Hand perforator and copy stand for Wheatstone automatic telegraph system, 1890-1910

Made:
1890-1910 in United Kingdom
inventor:
CHARLES WHEATSTONE
Wheatstone two unit stickpunch with paperslip dispenser. General three quarter view. Grey background Wheatstone two unit stickpunch with paperslip dispenser. Detail three quarter view. Grey background

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Wheatstone two unit stickpunch with paperslip dispenser. General three quarter view. Grey background
Science Museum Group Collection
© The Board of Trustees of the Science Museum

Wheatstone two unit stickpunch with paperslip dispenser. Detail three quarter view. Grey background
Science Museum Group Collection
© The Board of Trustees of the Science Museum

Hand perforator and copy stand for Wheatstone automatic telegraph system, invented by Charles Wheatstone, unknown maker, probably British, 1890-1910. Wheatstone two unit stickpunch with paperslip dispenser.

In the 1850s and 1860s Sir Charles Wheatstone developed systems for the automatic transmission of telegraph messages. These systems used punched paper slip (tape) which was prepared in advance using this manual puncher. The operator, reading the message from the copy stand, used small hammers to press the buttons which punched Morse code into the tape. From the left the buttons are dot; space; dash. This method was faster than manual sending, as the message could be preprepared before being sent at high speed, making maximum use of the line.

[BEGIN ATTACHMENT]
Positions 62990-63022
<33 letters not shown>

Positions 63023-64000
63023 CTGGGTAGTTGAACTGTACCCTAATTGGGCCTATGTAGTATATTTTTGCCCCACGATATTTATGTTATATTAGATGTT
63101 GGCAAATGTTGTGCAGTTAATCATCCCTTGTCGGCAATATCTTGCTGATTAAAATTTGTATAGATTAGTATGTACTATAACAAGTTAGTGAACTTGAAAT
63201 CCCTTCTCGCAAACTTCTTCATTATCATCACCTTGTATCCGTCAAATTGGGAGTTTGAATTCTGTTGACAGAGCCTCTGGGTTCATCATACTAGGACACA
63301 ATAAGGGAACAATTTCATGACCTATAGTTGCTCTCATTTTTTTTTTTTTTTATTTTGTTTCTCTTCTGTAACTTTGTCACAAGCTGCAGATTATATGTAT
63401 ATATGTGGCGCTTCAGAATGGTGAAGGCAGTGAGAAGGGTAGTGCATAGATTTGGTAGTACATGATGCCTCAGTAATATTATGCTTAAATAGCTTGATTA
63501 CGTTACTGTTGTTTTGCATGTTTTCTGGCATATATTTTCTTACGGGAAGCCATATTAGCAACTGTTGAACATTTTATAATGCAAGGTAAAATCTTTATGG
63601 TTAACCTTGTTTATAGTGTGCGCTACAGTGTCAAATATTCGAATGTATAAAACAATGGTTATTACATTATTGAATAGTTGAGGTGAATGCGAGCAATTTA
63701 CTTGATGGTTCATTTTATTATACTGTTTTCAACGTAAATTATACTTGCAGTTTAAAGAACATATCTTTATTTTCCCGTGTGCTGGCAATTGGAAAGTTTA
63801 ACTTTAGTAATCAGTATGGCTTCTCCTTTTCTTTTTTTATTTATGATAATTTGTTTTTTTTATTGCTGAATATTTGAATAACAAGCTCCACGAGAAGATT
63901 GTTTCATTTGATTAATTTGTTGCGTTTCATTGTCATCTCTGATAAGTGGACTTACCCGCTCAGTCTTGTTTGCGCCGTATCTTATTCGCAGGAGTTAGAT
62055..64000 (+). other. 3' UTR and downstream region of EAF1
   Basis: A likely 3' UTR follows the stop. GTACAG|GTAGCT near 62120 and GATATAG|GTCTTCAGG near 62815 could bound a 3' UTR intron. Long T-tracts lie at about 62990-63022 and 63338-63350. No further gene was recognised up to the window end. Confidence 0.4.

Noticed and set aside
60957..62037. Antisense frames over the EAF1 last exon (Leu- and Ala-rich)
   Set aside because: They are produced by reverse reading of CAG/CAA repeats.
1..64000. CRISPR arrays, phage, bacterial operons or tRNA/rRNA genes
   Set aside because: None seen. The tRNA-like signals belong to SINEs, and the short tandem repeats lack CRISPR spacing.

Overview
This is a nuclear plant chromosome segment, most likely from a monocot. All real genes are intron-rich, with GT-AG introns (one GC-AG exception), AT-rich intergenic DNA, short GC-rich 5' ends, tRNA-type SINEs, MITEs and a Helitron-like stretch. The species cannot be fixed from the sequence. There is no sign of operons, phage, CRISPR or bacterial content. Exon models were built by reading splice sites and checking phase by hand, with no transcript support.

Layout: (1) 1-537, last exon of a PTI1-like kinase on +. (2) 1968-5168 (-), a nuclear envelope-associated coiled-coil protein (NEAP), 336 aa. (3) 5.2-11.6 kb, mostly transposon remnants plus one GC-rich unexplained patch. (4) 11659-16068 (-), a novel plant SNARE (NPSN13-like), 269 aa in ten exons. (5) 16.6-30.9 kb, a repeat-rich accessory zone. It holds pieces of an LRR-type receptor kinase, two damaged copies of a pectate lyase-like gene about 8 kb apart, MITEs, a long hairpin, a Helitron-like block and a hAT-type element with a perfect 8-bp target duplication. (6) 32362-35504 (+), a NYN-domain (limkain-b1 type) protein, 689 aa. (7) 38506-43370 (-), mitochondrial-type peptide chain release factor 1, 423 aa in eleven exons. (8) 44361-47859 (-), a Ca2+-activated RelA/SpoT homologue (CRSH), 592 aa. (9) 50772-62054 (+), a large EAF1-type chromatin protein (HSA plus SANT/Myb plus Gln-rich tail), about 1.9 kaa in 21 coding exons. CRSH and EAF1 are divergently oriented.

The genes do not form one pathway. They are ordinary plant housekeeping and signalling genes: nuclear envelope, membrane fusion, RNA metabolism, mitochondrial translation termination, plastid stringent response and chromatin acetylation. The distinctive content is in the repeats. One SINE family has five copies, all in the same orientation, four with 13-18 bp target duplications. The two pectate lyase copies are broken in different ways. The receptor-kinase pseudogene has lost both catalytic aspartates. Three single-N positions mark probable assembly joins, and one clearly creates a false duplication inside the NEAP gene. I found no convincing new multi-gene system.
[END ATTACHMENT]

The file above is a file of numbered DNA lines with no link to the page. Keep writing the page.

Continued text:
Credit: BT Heritage and Archives [IA project 26/2/14]

Details

Category:
Telecommunications
Object Number:
2004-126
Materials:
copper (alloy), iron, metal (unknown), paper (fibre product) and wood (unidentified)
type:
telegraph and electric
taxonomy:
  • component - object
credit:
Donated by BT Heritage and Archives [IA project 26/2/14]